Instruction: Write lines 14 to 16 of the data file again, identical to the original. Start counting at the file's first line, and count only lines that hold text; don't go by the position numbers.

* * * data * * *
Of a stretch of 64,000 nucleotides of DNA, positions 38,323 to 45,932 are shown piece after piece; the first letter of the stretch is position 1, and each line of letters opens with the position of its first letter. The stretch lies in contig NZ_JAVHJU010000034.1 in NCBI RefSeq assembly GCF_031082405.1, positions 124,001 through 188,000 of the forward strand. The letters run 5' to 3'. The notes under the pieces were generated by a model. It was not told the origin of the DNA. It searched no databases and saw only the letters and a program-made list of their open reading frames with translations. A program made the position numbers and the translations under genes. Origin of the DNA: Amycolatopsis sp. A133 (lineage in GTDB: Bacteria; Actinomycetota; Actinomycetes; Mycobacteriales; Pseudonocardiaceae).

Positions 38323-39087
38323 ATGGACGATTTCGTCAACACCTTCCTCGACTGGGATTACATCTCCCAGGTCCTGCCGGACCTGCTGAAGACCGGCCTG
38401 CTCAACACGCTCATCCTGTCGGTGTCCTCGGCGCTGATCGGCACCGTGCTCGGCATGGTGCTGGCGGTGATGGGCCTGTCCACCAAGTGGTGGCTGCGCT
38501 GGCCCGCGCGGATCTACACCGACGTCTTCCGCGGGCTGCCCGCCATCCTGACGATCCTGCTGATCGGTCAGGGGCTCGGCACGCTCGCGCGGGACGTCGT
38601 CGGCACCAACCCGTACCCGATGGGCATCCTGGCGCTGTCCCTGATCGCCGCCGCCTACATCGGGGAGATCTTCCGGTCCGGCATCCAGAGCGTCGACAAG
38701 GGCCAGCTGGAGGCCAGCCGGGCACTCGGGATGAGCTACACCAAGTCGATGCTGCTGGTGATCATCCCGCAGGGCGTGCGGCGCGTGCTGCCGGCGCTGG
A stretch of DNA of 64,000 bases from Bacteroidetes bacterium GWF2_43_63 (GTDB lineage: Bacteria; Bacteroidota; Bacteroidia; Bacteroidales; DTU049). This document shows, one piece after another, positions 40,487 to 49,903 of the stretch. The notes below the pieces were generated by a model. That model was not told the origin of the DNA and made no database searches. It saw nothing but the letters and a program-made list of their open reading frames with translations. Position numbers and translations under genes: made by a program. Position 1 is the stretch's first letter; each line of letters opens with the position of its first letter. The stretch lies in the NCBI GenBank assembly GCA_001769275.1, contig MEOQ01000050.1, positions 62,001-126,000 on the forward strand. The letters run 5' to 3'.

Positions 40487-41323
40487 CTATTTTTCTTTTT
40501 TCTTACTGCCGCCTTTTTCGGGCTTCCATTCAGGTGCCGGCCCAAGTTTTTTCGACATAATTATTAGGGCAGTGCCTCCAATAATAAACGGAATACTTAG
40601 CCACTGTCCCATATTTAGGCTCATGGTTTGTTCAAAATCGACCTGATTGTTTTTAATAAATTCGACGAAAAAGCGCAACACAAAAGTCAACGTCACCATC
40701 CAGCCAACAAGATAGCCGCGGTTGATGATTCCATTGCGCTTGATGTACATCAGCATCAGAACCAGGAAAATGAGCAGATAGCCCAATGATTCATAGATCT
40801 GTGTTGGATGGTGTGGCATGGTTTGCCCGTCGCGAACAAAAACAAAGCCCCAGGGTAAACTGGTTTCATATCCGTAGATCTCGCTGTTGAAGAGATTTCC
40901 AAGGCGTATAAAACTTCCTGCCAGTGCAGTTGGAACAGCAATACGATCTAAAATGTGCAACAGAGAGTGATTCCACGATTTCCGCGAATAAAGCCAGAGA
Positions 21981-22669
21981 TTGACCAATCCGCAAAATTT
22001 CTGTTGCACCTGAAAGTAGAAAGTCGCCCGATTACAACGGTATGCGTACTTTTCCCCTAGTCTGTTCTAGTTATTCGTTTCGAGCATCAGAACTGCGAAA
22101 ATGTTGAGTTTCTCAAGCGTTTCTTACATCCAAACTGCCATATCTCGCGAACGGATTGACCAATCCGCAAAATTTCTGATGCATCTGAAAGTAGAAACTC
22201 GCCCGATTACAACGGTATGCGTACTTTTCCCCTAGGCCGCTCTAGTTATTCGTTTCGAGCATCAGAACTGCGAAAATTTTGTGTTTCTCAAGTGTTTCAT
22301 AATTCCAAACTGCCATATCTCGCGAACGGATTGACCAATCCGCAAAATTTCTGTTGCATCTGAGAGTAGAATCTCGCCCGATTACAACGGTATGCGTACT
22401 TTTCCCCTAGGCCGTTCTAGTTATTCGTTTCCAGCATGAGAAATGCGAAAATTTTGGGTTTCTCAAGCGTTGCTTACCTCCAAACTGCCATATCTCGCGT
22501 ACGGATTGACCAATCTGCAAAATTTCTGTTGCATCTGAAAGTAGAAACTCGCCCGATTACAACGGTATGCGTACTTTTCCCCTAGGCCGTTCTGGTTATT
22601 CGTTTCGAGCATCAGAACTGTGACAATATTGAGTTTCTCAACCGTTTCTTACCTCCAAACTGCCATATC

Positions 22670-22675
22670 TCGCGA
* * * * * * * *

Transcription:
40801 GTGTTGGATGGTGTGGCATGGTTTGCCCGTCGCGAACAAAAACAAAGCCCCAGGGTAAACTGGTTTCATATCCGTAGATCTCGCTGTTGAAGAGATTTCC
40901 AAGGCGTATAAAACTTCCTGCCAGTGCAGTTGGAACAGCAATACGATCTAAAATGTGCAACAGAGAGTGATTCCACGATTTCCGCGAATAAAGCCAGAGA
Positions 21981-22669